The delay has frustrated many crowdfunding backers. The 270 days that Congress gave the S.E.C. to write the rules “is not a suggested timeline; it is a Congressional mandate,” said Kim Wales, an organizer at Crowdfund Intermediary Regulatory Advocates, a lobbying group formed in April to represent the new industry, in an e-mailed statement. “The S.E.C. answers to Congress, not the other way around.”

The crowdfunding provision, Title III of the Jumpstart Our Business Startups Act, creates an exception to the general rule that before a company can sell its stock to the public, it must register with the S.E.C., a process of disclosure requiring elaborate and expensive assistance from lawyers, accountants and investment bankers that most small companies cannot afford. Instead, businesses seeking less than $1 million will be able to raise capital online from small investors in a streamlined process.

But the law insists on strong investor protections, and as a result, the S.E.C. must iron out numerous issues concerning how crowdfunding companies, the intermediaries handling the transactions and even investors themselves can operate.

Small businesses, especially start-ups, are notoriously risky; in essence, the S.E.C. is writing rules that will govern a very dangerous game. “It’s actually a significant job to do the regulations in this area, so it was an unrealistic expectation that the S.E.C. would have it completed by now,” said Barbara Roper, director of investor protection for the Consumer Federation of America, which is lobbying the agency on other aspects of the Jobs Act. “I think they have 21 or 22 separate regulations to write.”

S.E.C. employees began accepting comments from and arranging meetings with interested members of the public about crowdfunding shortly after the Jobs Act became law. In those meetings, agency officials “have come in with our white papers fully highlighted, line by line, to discuss it,” said Alon Hillel-Tuch, co-founder and chief financial officer at RocketHub, a crowdfunding site that lets people and businesses raise money through donations or by offering rewards. (Current law allows sites to accept donations or deposits on a product.)

A spokeswoman for Senator Jeff Merkley, an Oregon Democrat who largely wrote the crowdfunding measure, said that the S.E.C. was grappling with the more stringent requirements courts had imposed for conducting cost-benefit analyses when writing regulations. This “has slowed down everything from Dodd-Frank to the Jobs Act,” the spokeswoman, Courtney Warner Crowell, said in an e-mail.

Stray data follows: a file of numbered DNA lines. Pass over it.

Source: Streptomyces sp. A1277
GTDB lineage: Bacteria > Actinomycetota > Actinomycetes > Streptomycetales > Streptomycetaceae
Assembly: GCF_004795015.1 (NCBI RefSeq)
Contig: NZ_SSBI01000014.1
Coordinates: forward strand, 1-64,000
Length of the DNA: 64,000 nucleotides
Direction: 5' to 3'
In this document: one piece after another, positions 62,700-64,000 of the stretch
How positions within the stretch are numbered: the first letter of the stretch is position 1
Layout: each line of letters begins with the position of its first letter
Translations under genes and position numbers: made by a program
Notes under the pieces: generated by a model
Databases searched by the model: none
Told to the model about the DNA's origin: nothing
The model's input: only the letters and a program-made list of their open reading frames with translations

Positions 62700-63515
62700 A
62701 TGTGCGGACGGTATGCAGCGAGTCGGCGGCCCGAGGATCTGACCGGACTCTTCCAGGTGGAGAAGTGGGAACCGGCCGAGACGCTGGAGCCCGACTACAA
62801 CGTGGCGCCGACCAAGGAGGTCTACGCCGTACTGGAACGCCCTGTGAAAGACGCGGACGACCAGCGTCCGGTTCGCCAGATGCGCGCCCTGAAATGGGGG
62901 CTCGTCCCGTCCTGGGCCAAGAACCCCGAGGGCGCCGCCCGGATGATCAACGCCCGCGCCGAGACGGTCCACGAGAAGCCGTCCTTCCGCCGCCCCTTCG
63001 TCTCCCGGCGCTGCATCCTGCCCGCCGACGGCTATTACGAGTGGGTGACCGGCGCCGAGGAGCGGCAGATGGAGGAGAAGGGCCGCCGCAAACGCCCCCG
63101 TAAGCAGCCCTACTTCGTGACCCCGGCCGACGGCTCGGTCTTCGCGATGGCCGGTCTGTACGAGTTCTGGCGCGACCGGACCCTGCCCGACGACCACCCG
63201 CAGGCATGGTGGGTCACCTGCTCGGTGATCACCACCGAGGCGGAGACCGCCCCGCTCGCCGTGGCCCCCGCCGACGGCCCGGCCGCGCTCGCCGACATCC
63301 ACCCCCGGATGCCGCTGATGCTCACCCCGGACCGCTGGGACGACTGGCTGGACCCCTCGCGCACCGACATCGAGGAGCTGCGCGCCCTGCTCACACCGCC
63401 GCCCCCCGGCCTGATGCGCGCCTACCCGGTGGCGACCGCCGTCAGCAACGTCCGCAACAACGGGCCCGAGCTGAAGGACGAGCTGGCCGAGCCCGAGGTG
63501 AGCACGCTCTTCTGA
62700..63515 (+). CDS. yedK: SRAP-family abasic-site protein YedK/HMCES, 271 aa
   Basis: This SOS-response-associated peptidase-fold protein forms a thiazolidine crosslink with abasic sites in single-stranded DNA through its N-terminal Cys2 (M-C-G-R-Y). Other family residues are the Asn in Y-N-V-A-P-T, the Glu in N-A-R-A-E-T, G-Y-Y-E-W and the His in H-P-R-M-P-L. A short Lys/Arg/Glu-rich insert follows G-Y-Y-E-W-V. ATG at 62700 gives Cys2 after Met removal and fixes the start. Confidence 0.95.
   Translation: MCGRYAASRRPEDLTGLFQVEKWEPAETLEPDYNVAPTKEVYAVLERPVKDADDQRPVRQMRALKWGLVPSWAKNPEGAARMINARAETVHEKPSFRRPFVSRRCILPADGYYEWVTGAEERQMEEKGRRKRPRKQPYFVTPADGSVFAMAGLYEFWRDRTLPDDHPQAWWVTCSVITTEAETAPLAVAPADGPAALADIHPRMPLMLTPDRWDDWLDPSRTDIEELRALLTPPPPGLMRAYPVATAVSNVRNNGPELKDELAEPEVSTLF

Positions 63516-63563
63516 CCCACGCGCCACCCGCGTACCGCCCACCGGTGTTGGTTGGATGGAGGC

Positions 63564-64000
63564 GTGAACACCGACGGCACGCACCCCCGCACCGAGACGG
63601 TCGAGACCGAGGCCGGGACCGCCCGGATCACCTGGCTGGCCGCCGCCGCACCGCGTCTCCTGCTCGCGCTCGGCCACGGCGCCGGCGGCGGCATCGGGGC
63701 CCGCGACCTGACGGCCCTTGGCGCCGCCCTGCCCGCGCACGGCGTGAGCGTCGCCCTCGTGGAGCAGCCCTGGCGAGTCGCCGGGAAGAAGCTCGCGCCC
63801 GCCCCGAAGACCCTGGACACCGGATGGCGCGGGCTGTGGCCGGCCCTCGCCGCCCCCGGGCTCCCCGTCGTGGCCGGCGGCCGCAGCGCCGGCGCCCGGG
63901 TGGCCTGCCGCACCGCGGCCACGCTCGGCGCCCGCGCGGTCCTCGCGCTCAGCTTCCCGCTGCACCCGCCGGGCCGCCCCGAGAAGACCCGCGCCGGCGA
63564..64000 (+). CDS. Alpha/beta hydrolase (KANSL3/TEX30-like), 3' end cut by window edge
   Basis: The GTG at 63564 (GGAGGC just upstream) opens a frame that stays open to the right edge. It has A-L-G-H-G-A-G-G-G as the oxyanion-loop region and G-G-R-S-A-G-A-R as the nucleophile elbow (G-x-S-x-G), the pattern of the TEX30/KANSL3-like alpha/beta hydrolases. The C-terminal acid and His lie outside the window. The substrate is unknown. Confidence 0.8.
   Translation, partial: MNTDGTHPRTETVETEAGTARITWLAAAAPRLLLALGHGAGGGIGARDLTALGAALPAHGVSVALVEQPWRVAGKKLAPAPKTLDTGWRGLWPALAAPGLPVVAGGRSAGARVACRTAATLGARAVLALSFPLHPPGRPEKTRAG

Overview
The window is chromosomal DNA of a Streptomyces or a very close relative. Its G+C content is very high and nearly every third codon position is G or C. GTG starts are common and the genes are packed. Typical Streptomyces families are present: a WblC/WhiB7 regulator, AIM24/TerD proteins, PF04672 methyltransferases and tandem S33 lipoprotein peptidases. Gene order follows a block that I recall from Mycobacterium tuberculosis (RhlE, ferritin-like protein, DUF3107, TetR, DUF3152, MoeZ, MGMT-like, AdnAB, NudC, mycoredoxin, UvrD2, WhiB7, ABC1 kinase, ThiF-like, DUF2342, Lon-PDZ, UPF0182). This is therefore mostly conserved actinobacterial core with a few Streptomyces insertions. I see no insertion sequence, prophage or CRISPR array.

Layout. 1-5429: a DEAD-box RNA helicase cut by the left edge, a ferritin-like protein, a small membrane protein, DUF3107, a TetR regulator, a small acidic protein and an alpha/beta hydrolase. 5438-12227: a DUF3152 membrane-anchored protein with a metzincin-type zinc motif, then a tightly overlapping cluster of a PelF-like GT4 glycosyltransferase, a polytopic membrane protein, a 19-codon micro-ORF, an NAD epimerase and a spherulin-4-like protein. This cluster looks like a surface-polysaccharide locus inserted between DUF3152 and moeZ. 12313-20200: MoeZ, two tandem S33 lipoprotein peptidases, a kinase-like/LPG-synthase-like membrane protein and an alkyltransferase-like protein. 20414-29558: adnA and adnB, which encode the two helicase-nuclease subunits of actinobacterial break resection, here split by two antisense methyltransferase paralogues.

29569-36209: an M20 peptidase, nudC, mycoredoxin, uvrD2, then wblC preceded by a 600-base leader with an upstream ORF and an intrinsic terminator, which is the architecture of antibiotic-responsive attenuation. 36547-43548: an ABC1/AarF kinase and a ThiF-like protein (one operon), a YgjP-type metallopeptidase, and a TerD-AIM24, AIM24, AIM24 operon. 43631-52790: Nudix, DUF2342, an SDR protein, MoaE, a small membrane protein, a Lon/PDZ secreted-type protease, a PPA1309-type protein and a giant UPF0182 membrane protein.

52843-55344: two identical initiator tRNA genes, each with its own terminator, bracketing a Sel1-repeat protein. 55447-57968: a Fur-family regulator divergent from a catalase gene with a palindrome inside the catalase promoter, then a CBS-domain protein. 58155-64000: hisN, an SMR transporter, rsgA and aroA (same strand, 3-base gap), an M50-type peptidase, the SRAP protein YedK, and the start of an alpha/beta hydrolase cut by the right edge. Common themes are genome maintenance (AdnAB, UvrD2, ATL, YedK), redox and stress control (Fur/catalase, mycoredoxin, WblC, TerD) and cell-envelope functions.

With data for analyzing equity crowdfunding in short supply, the S.E.C. asked RocketHub and Indiegogo, another donation-based crowdfunding service, to provide information about their operating practices and campaigns they had conducted. RocketHub complied, Mr. Hillel-Tuch said. But Indiegogo did not, said Slava Rubin, the company’s chief executive, because it did not want to share trade secrets.

Mr. Hillel-Tuch said S.E.C. officials also requested help from Kickstarter, another leading crowdfunding site. Officials spoke with a Kickstarter executive in July, but neither the agency nor Kickstarter would comment on the meeting.

Under Title III, companies wishing to sell stock to the public will have to provide information to investors and the S.E.C., including financial disclosures that grow more extensive as the size of the offerings increases. They will be allowed to sell stock only through an intermediary: either a broker-dealer or a specialized crowdfunding Web site, or portal. The intermediaries will have to take steps to ensure that small investors are protected, even from themselves. The law limits how much a person can invest in crowdfunding in a year, depending on income and net worth.

Advocates for both investors and members of the crowdfunding industry have dissected nearly every element of the legislation. “I think there are probably 25 or 30 legitimately important issues,” said Douglas S. Ellenoff, a New York securities lawyer who is advising some in the industry. “But I think they’ve all been hashed out. They have heard issues from a variety of angles, and I think that the draft proposals are fairly advanced.”

High on the list of priorities for the portals is to make sure they face less scrutiny from regulators than broker-dealers do. “What we’re asking for is the funding portals are viewed as sort of a broker-dealer-lite sort of model, where the mandates for broker-dealers are not imposed on a funding portal,” said Ms. Wales, the crowdfunding lobbyist.

Article source: http://www.nytimes.com/2012/12/27/business/smallbusiness/why-the-sec-is-likely-to-miss-its-deadline-to-write-crowdfunding-rules.html?partner=rss&emc=rss

Why S.E.C. Is Likely to Miss Deadline on Rules for Crowdfunding

The “game changer,” as President Obama put it in the Rose Garden as he signed the bill, was a provision to allow small companies to “crowdfund” — that is, to sell stock and other securities over the Internet directly to the general public. “For the first time,” the president said, “ordinary Americans will be able to go online and invest in entrepreneurs that they believe in.”

But it now seems that dawn will break late on this new age of democratic investing. The Securities and Exchange Commission appears certain to miss its end-of-year deadline for issuing regulations to put the provision into effect. And with the departure of the S.E.C. chairwoman, Mary L. Schapiro, and three of her top deputies — including two who manage the offices writing the regulations — some in the nascent equity crowdfunding industry worry that it could be 2014 before their line of business becomes legal.

The delay has frustrated many crowdfunding backers. The 270 days that Congress gave the S.E.C. to write the rules “is not a suggested timeline; it is a Congressional mandate,” said Kim Wales, an organizer at Crowdfund Intermediary Regulatory Advocates, a lobbying group formed in April to represent the new industry, in an e-mailed statement. “The S.E.C. answers to Congress, not the other way around.”